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Nuclear spins shown to control current in LED

Technology News |
By eeNews Europe

The study – published in the journal Science – brings physics a step closer to practical machines that work ‘spintronically’ as well as electronically: superfast quantum computers, more compact data storage devices and plastic or organic light-emitting diodes, or OLEDs, more efficient than those used today in display screens for cell phones, computers and televisions.

“We have shown we can use room-temperature, plastic electronic devices that allow us to see the orientation of the tiniest magnets in nature – the spins in the smallest atomic nuclei,” explained physics professor Christoph Boehme, one of the study’s principal authors. “This is a step that may lead to new ways to store information, produce better displays and make faster computers.”

The experiment is a much more practical version of a study Boehme and colleagues published in Science in 2010, when they were able to read nuclear spins from phosphorus atoms in a conventional silicon semiconductor. But they could only do so when the apparatus was chilled to minus 453.9 degrees Fahrenheit (nearly absolute
zero), was bombarded with intense microwaves and exposed to superstrong magnetic fields.

In the new experiments, the physicists were able to read the nuclear spins of two isotopes of hydrogen: a single proton and deuterium, which is a proton, neutron and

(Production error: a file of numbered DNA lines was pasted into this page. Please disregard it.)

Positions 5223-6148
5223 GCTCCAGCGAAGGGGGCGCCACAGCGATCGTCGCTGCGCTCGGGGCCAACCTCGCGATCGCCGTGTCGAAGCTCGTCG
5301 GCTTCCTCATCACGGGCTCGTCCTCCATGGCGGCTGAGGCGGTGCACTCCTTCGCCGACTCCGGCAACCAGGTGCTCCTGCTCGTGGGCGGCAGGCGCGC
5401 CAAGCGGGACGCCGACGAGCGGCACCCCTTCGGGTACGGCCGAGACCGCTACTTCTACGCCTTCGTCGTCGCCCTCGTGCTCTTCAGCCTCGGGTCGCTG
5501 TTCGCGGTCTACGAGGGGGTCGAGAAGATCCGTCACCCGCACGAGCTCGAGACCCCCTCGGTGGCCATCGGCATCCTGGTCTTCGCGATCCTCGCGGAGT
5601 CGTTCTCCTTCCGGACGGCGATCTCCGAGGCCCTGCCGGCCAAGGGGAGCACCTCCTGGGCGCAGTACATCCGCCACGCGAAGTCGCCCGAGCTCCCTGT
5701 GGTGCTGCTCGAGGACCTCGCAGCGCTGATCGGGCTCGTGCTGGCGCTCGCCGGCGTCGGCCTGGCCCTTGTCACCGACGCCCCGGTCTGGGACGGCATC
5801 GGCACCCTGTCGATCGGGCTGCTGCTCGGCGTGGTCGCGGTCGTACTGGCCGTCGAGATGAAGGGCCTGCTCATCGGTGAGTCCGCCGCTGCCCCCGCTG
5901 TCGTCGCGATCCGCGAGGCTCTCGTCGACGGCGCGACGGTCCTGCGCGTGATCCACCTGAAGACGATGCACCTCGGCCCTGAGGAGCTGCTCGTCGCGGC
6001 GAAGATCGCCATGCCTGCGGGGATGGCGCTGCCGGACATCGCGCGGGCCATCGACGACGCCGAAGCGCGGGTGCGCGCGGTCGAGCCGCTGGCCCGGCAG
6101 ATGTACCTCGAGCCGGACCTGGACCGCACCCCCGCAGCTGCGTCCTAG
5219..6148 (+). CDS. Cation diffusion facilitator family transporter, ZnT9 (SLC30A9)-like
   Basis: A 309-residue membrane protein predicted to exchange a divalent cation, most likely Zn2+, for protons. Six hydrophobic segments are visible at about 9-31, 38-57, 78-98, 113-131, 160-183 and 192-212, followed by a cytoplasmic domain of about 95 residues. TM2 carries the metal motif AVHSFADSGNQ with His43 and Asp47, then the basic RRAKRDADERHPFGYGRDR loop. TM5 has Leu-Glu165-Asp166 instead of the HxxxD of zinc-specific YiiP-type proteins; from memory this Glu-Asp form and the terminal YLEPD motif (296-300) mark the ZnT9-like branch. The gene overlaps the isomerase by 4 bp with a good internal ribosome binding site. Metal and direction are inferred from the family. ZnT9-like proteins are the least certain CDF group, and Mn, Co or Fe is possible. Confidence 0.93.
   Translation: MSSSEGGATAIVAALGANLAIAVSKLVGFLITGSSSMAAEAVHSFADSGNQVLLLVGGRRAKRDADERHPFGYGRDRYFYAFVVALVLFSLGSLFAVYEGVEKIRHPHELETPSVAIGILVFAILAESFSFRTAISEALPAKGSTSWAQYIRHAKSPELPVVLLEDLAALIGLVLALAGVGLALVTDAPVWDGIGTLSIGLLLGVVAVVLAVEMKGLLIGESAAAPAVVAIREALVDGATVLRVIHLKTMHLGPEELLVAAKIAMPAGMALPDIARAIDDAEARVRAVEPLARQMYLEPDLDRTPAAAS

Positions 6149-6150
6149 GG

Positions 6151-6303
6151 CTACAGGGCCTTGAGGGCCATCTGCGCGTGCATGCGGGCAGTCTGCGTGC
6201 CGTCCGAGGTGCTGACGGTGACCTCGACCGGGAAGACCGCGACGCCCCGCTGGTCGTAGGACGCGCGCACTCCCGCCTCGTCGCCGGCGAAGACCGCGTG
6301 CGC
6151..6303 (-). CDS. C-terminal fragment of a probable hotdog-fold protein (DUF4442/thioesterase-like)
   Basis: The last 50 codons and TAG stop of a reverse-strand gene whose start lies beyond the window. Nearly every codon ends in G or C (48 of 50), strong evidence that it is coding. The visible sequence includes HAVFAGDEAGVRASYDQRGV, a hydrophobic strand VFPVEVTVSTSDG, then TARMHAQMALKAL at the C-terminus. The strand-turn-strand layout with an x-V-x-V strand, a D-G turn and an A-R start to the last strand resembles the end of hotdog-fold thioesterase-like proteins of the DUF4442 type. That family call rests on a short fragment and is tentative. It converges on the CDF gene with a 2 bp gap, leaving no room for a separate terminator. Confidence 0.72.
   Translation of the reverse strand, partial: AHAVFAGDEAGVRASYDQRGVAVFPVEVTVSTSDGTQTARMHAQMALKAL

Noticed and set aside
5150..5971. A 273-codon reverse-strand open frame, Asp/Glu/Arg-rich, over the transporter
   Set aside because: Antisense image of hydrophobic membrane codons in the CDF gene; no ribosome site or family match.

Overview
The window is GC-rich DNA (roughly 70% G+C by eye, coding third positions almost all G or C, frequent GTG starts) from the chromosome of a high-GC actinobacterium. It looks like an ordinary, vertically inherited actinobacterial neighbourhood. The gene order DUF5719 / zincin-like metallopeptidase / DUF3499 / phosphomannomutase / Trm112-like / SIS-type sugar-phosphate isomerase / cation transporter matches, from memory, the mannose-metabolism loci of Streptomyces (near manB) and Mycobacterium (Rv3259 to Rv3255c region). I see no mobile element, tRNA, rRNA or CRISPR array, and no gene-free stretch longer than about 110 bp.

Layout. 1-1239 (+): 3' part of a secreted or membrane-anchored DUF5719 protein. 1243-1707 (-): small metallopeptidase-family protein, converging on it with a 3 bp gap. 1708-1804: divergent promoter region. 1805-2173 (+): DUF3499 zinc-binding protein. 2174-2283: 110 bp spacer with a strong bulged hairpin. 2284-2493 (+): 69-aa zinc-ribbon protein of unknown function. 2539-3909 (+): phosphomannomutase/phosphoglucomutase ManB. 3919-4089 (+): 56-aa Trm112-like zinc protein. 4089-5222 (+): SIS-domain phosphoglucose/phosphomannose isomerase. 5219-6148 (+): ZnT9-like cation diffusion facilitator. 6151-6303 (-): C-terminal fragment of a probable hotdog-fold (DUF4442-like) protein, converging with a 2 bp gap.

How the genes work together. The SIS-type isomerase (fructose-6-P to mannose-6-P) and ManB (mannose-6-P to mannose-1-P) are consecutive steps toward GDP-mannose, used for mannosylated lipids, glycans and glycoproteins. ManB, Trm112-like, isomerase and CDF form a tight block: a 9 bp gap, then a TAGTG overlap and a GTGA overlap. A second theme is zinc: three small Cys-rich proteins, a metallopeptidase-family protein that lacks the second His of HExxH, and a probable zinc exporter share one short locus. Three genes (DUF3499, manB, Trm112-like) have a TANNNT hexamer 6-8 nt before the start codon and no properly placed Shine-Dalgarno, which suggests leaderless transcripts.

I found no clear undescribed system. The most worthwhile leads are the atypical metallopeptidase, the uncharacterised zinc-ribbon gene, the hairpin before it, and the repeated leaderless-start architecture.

electron. The isotopes were embedded in an inexpensive plastic polymer or organic semiconductor named MEH-PPV, an OLED that glows orange when current flows.

The researchers flipped the spins of the hydrogen nuclei to control electrical current flowing though the OLED, making the current stronger or weaker. They did it at room temperature and without powerful light bombardment or magnetic fields – in other words, at normal operating conditions for most electronic devices, said Boehme.

“This experiment is remarkable because the magnetic forces created by the nuclei are millions of times smaller than the electrostatic forces that usually drive currents,” yet they were able to control currents, explained Boehme.

Harnessing nuclear spins can increase the efficiency “of electronic materials out of which so much technology is made,” said Boehme. “It also raises the question whether this effect can be used for technological applications such as computer chips that use nuclear spins as memory and our method as a way to read the spins.”

The U.S. Department of Energy funded the study, and the physicists used facilities of the University of Utah’s Materials Research Science and Engineering Center, funded by the National Science Foundation.

Electronic devices use electrical current or electrons, which are negatively charged particles orbiting the nuclei or centers of atoms. Modern computers store data electronically: data are stored as binary ‘bits’ in which zero is represented by ‘off’, or no electrical charge, and one is represented by ‘on’ or the presence of electrical charge.The 2010 study by Boehme and colleagues showed that nuclear spins of phosphorus in a silicon semiconductor could control electrical current, but at impractically low temperatures and strong magnetic fields. They had to use the magnetic fields to align spins of phosphorus electrons in the same direction, and then use intense light to transfer the same alignment to the spins of phosphorus nuclei. Then they bombarded the semiconductor with radio waves to reverse the nuclear spins and control the current.